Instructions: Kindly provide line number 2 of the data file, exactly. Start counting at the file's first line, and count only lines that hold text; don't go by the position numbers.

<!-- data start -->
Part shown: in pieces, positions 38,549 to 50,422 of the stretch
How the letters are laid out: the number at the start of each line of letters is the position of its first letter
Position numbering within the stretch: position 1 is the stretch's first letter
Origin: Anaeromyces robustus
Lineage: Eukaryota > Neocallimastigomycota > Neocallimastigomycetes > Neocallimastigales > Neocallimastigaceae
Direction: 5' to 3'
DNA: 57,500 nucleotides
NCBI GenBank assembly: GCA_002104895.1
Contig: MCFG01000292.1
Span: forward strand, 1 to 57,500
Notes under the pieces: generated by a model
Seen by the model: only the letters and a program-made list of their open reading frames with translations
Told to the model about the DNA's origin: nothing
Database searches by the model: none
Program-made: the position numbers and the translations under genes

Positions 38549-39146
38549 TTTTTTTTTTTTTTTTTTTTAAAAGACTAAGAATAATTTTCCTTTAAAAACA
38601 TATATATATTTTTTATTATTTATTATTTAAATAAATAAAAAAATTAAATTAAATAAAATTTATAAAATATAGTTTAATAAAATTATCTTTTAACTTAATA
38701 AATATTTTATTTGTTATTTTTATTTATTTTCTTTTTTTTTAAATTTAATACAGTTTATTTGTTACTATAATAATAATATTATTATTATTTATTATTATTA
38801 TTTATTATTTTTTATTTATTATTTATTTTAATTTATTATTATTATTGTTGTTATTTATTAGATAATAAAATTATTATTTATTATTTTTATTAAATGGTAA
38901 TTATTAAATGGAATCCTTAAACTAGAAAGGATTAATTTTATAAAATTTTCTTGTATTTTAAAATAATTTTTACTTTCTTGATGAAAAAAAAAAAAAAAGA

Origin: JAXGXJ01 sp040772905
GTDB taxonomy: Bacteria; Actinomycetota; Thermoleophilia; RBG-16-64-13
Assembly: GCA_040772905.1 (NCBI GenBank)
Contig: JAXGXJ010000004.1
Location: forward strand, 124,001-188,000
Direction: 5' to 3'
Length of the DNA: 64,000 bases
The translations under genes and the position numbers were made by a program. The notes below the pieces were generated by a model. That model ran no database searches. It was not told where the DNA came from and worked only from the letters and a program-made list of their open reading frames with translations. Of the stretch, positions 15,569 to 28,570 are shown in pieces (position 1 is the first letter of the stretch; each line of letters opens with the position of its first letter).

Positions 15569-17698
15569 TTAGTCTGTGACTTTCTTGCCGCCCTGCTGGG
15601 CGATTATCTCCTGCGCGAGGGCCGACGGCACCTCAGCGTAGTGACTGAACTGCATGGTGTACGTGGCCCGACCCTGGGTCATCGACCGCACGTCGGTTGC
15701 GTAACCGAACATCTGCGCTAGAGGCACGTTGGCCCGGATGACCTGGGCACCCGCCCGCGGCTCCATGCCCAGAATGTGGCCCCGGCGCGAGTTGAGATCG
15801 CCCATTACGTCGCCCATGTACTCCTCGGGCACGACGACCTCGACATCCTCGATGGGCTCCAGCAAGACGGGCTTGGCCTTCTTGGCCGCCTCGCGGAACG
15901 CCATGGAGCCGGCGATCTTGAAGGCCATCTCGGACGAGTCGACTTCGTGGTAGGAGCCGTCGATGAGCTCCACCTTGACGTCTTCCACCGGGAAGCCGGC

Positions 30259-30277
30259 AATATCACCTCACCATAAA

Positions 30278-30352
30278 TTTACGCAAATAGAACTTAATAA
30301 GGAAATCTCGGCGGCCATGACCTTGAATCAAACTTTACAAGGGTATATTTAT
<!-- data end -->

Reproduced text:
How the letters are laid out: the number at the start of each line of letters is the position of its first letter